Thursday, February 12, 2009

black holes and time warps

i'm shocked to have just realized that i've never formally encouraged readers to check out the wonderful book by kip s. thorne: black holes and time warps. i first read this book one summer as an undergraduate, soon after i switched my major to physics. my summer research project was to find the simplest solution to einsteins field equations!! wow, was i thrilled, and scared!

my first assignment was to read black holes and time warps all the way thru, stopping by the professors office every other day to ask any questions that arose. to my pleasant surprise, the entire first chapter is a fun science-fiction story that tracks what happens to space travelers as they approach black holes of bigger and bigger masses! it took me about a month to get thru the book, and the last few chapters regarding worm holes and potential time warps completely boggled my noggin - but i was intrigued, and it was a good thing, because i spent the rest of that summer learning to solve tensor equations!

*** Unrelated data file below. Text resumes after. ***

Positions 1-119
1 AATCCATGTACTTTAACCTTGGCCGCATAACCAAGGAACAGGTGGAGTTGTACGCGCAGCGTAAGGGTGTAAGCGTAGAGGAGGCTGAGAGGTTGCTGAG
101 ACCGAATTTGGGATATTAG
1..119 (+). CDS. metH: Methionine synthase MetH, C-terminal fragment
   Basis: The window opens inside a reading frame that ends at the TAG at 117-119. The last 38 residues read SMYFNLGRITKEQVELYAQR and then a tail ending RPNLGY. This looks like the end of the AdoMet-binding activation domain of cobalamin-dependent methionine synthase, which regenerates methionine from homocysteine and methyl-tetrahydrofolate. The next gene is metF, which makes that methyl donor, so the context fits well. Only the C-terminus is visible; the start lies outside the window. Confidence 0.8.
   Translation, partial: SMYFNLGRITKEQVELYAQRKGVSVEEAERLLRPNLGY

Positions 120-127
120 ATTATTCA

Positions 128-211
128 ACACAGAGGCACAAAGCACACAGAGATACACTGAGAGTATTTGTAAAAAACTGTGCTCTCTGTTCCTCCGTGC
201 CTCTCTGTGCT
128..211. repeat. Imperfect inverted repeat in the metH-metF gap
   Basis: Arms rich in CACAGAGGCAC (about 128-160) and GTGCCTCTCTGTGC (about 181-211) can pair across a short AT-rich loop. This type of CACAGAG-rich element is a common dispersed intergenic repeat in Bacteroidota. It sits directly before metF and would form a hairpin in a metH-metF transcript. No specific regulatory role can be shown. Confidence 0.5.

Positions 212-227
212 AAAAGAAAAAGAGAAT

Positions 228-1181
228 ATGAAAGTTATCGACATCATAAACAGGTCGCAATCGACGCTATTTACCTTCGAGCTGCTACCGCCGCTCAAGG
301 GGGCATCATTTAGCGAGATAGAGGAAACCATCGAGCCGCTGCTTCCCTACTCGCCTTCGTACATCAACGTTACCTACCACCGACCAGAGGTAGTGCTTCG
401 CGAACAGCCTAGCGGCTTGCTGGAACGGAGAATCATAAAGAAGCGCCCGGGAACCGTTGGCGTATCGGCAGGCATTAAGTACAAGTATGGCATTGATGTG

the final solution that i acquired (with the help of mathematica) wasnt the memory that stuck with me of my summer project. it was the imagery from thorne's book that has sunk into my soul. a couple years ago i met thorne while he visited UT-austin. i attended a lunch with him where he discussed the potential for detecting gravitational waves with spaced-based instrumentation. he signed my copy of him book and seemed pleased to hear that it greatly influenced my early career.


anyway, all this is leading up to the fact that kip thorne wrote a guest post at cosmic variance about stephen hawking, who is giving a public lecture at the pasadena convention center on march 9, 2009. report back if you get to attend! enjoy!

5 comments:

sarahaskew said...

He's spending a lot of time in Leiden this year, look forward to meeting him.

changcho said...

Thanks; of course I've heard of his book but never actually read it. I'll look for it!

Anne M. Archibald said...

Andrew Hamilton gave a very nice lecture on what's inside black holes - not just the usual Schwarzschild empty black holes, but ones with angular momentum. It's fascinating...

Andrea said...

I got my ticket to the lecture, "Why We Should Go Into Space." Can't wait!

ErkDemon said...

Yep, Thorne's "Black Holes ..." is an unreasonably good book.
IMO, anyone who's interested in black holes to the extent of wanting to discuss them online should own a copy.